Whitey Herzog, the leader of the 1980’s St. Louis Cardinals, was elected to Baseball’s Hall of Fame.
Consider it the ultimate in respect for a baseball manager to be such an innovator that his club’s unique style of play is given its own descriptive term, one which has stood the test of time.
Of course, I am speaking of Whitey Herzog and “Whiteyball”, his 1980’s St. Louis Cardinals teams known forever for their daring on the basepaths, emphasis on defense and a roster almost devoid of sluggers, with line-drive hitters in their place.
Herzog achieved the pinnacle of recognition and validation of his place in baseball history on December 7, as the results of a Baseball Hall of Fame Veterans Committee vote was announced. Herzog will be inducted into the Hall in Cooperstown, New York on July 25 after receiving 14 of 16 possible votes.
The now-78-year-old managed in the Major Leagues for 18 seasons, with his greatest success achieved during his final 11 with the Cardinals. Whitey had earlier stints with Texas, California and Kansas City. Overall, his clubs won six division titles, three pennants and the 1982 World Series, breaking a long draught for the Cardinals since their glory days of the 1960’s.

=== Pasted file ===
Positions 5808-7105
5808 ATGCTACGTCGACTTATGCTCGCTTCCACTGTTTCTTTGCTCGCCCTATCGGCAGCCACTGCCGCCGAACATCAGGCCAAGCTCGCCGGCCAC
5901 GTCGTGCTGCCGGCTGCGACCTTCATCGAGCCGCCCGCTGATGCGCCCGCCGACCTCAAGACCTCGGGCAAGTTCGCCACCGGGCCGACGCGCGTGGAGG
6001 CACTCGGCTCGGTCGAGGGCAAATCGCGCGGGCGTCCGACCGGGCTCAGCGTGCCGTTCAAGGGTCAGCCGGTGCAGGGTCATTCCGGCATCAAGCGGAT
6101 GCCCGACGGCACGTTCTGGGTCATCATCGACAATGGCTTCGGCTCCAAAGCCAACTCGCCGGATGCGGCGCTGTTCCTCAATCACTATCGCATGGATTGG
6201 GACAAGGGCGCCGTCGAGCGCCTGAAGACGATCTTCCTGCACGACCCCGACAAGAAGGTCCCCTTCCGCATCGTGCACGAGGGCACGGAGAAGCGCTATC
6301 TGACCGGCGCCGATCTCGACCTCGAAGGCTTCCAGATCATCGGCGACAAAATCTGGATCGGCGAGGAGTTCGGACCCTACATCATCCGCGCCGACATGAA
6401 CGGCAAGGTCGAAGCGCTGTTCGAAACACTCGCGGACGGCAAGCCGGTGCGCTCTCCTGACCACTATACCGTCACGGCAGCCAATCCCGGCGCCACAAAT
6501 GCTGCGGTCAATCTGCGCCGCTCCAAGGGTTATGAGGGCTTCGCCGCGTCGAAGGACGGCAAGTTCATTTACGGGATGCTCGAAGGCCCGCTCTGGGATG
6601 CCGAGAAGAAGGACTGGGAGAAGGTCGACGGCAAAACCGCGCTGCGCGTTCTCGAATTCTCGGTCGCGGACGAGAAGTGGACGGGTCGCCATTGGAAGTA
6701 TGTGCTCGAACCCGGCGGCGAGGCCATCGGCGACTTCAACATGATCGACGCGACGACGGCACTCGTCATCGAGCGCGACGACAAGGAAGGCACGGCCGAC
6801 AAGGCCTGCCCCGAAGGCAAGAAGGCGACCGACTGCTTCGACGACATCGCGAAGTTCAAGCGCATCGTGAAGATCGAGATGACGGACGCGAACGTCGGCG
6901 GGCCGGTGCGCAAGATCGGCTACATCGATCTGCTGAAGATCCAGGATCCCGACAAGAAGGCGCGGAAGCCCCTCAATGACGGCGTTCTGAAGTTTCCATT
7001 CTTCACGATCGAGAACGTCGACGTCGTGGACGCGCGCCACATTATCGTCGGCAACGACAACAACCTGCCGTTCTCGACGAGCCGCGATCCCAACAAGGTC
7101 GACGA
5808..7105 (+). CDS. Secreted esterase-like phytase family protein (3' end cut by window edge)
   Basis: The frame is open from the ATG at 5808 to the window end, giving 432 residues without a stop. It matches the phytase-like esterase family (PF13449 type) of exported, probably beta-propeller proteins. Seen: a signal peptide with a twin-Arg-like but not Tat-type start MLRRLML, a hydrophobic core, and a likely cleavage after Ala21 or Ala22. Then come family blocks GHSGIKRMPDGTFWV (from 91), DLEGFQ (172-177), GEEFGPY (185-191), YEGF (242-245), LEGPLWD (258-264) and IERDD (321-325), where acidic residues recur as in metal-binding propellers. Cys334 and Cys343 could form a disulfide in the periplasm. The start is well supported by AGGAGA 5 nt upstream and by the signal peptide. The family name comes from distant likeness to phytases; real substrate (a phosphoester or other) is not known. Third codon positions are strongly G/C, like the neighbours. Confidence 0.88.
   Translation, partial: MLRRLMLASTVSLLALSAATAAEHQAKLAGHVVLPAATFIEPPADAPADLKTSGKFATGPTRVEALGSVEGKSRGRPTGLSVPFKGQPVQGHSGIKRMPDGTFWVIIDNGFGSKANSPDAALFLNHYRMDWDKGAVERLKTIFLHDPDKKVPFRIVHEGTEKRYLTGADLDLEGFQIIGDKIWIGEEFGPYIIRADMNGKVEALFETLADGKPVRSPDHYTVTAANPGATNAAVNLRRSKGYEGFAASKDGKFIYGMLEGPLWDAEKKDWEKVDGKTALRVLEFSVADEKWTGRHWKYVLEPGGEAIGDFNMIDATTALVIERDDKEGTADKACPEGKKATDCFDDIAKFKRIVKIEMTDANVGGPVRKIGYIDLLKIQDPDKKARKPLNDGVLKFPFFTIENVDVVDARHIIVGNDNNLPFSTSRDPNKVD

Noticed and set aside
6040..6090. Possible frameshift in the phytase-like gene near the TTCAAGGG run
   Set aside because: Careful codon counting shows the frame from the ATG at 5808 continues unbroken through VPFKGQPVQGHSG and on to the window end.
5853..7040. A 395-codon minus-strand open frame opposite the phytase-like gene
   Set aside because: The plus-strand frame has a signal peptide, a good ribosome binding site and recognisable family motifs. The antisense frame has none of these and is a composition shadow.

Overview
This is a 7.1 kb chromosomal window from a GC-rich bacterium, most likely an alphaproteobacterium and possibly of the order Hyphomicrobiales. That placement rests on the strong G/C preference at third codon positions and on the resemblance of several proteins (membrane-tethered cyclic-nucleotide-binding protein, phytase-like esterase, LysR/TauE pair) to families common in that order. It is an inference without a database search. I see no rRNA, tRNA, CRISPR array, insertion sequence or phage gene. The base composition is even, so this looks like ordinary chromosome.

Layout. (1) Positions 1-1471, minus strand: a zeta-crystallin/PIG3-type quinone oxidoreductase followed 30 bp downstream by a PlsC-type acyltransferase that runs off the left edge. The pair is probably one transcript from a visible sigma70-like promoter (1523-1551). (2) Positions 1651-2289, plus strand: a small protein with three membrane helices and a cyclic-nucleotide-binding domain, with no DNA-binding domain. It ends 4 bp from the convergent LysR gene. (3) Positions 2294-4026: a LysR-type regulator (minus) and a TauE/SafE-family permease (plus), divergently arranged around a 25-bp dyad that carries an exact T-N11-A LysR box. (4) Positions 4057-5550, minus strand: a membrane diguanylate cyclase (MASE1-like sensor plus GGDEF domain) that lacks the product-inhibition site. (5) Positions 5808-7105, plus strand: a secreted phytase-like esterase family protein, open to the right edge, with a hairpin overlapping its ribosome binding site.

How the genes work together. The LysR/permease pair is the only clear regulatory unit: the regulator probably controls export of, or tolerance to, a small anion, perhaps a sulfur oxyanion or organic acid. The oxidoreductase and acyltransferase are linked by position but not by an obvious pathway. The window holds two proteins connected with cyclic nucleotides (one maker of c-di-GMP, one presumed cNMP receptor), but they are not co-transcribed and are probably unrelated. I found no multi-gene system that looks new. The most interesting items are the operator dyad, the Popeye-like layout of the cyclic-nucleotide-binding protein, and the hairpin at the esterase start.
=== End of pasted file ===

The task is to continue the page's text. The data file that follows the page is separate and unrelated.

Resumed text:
Even with all the success of the Cardinals in this just-ended decade of the 2000’s, the club only made two Series appearances. Herzog’s teams had three during the pre-wild card era 1980’s, with a roster he was primarily responsible for assembling.
After serving as Cardinals’ manager for part of 1980 and general manager for the remainder of the year, Herzog held both positions from 1981-1982, acquiring and managing many of the players that would bring the Cardinals those World Series appearances.
Following the 1982 success, Whitey also led his 1985 and 1987 clubs into the October classic, where they fell to the Kansas City Royals and Minnesota Twins, respectively. Herzog received the 1985 National League Manager of the Year Award and was named 1980s Manager of the Decade by Sports Illustrated.
Herzog left managing during the 1990 season, finishing with 1,281 wins, which ranks him 32nd among all-time managers. His 822 victories at the helm of the Cardinals place him third in franchise history, after Tony La Russa and Red Schoendienst.
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